In my high school, rumor had it that Richard Brockhaus was the toughest grader in the state. Others disagreed. They insisted it was the whole country.
When as a senior I finally braved his Advanced Placement calculus course, Dr. B did nothing to dispel these rumors. For all my efforts, it seemed that I could not live up to his expectations. My grade for the fall semester remains the only C on my academic record.
Dr. B was not wholly devoid of sympathy. A relentless encourager, he constantly reminded us that the material we were trying to learn was “not rocket science.” Thus motivated, I managed to improve my grade modestly in the spring.
When we arrived in May to take the course’s final exam, to our surprise we found a TV perched awkwardly on Dr. B’s desk. In lieu of taking an exam, we would be watching Stand and Deliver, the film documenting Jaime Escalante’s success in teaching AP calculus to disadvantaged students in East Los Angeles. Apparently our work had met his expectations after all.
Still, those of us who had struggled through the course had little idea of what to expect as we headed into the official AP exam later that month. As it turned out, the College Board’s questions were among the easiest we had encountered all year. Dr. B had taught “to the test” and well beyond it; every member of our class passed with flying colors.
Contrast my experiences with those of 300 11th and 12th graders in Boston, Springfield, and Worcester surveyed in 2003 by the Mass Insight Education and Research Institute. In the 10th grade, these students had failed in their first attempt at the statewide Massachusetts Comprehensive Assessment System (MCAS) exam.
Yet more than 45 percent of them reported having a B average or better in the 2002-03 academic year; fewer than one in ten reported an average of D or F. This despite the state’s insistence that students who do not pass the MCAS demonstrate no more than “a minimal understanding of the subject matter and do not solve simple problems.” Their teachers, it would seem, had signaled success when in fact the students were floundering.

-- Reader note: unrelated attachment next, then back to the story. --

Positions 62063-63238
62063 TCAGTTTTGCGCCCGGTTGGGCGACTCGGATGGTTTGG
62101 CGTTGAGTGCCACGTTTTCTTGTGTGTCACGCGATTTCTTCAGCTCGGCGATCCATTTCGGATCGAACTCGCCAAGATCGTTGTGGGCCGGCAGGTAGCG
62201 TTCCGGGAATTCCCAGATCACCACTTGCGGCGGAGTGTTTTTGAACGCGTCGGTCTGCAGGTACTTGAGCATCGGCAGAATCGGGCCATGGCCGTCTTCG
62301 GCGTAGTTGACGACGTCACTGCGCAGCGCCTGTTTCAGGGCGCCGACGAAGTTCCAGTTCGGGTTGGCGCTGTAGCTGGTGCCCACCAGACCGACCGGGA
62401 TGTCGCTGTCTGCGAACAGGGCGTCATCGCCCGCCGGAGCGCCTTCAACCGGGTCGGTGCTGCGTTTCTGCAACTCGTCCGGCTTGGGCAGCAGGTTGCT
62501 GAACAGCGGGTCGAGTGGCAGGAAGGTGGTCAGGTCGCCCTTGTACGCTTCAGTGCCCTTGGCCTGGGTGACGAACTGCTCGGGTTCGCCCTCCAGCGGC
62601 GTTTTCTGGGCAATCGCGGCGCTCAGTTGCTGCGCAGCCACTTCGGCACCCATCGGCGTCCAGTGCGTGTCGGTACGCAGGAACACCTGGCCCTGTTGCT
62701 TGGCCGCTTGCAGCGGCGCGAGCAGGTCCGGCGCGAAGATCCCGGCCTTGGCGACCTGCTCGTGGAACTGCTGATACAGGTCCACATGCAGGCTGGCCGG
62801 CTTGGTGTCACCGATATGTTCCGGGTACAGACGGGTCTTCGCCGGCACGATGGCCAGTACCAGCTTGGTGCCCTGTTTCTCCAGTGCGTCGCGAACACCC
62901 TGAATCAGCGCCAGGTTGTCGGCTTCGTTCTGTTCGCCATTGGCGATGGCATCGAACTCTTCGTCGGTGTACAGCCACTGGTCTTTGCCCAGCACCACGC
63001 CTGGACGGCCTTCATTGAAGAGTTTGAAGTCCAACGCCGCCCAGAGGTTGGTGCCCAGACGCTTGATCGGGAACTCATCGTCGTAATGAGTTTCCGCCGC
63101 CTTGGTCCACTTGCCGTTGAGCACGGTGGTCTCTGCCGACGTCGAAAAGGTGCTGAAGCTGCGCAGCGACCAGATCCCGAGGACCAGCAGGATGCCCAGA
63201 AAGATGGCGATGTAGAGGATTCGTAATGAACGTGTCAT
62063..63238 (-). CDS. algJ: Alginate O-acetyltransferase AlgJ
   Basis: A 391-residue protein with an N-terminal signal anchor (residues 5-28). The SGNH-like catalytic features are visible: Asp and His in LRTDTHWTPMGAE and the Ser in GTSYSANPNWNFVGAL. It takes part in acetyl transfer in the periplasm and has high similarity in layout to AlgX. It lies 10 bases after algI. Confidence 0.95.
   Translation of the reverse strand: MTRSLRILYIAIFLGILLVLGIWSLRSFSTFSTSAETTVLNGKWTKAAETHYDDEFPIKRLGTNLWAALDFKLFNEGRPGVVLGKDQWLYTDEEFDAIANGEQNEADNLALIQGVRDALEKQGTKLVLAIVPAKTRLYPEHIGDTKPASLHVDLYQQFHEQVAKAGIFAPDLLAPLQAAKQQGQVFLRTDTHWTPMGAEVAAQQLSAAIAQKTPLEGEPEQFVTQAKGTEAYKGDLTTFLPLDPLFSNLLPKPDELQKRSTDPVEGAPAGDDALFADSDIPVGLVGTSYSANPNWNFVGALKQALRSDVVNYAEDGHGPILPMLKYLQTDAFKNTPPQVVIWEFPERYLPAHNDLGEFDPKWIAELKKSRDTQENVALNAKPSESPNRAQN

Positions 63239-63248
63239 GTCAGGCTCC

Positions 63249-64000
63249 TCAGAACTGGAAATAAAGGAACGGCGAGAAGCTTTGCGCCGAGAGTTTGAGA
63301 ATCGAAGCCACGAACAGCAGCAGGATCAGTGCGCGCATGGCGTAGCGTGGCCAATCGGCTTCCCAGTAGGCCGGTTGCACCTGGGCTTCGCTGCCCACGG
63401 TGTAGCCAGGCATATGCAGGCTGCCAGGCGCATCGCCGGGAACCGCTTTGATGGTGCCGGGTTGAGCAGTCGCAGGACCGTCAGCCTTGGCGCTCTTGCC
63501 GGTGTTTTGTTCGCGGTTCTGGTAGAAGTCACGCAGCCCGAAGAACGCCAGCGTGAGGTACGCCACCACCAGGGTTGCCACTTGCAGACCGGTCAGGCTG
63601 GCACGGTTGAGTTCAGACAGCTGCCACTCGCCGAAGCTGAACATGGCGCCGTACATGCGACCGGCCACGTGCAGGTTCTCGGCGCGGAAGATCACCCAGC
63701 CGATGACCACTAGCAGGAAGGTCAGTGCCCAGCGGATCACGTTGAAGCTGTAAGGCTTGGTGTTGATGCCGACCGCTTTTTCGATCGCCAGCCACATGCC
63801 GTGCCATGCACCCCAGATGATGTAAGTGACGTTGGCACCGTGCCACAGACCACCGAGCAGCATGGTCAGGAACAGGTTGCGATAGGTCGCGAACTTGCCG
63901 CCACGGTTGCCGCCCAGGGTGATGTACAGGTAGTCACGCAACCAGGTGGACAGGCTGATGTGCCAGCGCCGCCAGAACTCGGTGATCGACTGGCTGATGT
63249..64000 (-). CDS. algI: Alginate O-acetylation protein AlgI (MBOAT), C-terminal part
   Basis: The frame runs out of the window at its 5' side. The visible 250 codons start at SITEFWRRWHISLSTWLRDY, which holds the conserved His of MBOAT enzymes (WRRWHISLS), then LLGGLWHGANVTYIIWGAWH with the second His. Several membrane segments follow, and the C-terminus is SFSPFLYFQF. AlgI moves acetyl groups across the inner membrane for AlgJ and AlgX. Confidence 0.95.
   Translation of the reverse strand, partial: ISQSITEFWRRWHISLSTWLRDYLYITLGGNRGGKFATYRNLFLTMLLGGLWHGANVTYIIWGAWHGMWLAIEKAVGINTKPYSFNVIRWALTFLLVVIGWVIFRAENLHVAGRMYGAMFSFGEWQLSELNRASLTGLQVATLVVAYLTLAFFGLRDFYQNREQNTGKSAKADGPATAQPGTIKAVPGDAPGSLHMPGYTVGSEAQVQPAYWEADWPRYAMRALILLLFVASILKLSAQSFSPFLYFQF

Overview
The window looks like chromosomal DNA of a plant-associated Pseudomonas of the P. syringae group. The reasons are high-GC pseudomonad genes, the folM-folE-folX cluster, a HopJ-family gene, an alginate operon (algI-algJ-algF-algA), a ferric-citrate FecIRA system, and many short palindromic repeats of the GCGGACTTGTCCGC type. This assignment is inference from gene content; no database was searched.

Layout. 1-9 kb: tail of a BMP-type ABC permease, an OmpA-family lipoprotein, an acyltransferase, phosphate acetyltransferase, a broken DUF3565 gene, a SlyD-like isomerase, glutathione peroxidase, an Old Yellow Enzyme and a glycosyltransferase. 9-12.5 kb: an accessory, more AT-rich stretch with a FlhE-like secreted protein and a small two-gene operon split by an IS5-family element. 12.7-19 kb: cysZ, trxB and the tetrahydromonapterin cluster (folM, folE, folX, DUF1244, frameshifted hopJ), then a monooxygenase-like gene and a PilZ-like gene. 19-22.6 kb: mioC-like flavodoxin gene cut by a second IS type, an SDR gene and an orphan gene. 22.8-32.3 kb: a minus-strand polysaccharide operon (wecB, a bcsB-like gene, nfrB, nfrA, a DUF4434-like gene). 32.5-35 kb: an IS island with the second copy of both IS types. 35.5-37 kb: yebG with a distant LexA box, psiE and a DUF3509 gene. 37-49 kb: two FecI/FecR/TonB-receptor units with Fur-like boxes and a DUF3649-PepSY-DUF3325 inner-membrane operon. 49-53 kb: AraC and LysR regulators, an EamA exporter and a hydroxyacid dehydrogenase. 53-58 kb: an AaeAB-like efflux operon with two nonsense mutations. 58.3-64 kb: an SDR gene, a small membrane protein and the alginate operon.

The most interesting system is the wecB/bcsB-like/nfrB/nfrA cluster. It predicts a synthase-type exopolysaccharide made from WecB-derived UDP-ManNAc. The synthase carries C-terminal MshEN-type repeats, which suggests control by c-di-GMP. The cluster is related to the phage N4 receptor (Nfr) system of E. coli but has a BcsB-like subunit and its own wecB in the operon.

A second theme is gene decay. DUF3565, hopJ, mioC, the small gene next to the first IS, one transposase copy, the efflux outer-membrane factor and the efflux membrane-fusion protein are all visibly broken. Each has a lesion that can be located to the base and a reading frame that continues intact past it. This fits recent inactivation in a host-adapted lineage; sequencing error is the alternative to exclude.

Today in Massachusetts, as in many states, students who fail to pass the statewide graduation test are prevented from receiving a diploma. Teachers who hand out misleading grades thereby allow some students, already let down by a school system that has failed to prepare them adequately, to be blindsided. Only because the state provides multiple opportunities to pass the MCAS do such students have some chance at redemption.
In this issue, David Figlio and Maurice Lucas take a systematic look at the effects of grading practices on elementary students in Florida (“The Gentleman’s-A‘,” p. 60). Their findings confirm what Dr. Brockhaus understood: Students learn far more from rigorous teachers than from those with lenient grading standards.
Regrettably, teachers with high standards appear to be as scarce in Florida as they are in Massachusetts. Only 50 percent of students awarded As and 11 percent of those with Bs performed at an A or B level on the corresponding section of the Florida Comprehensive Assessment Test.
Teachers clearly need some discretion in deciding how to distribute grades; situations will arise where they feel the need to award a higher grade than warranted in order to sustain a student’s morale or to reward exceptional effort. But grades that are consistently too high send the wrong message. They tend to discourage students from making a serious effort and increase the odds that serious problems will go unidentified until it is too late.
Is the era of unchecked grade inflation already behind us? Perhaps. As external assessments become a regular part of the American education system, parents may demand that report cards offer accurate information about their children’s progress. And principals responsible for ensuring that their schools make “adequate yearly progress” will need to ask teachers to keep standards high.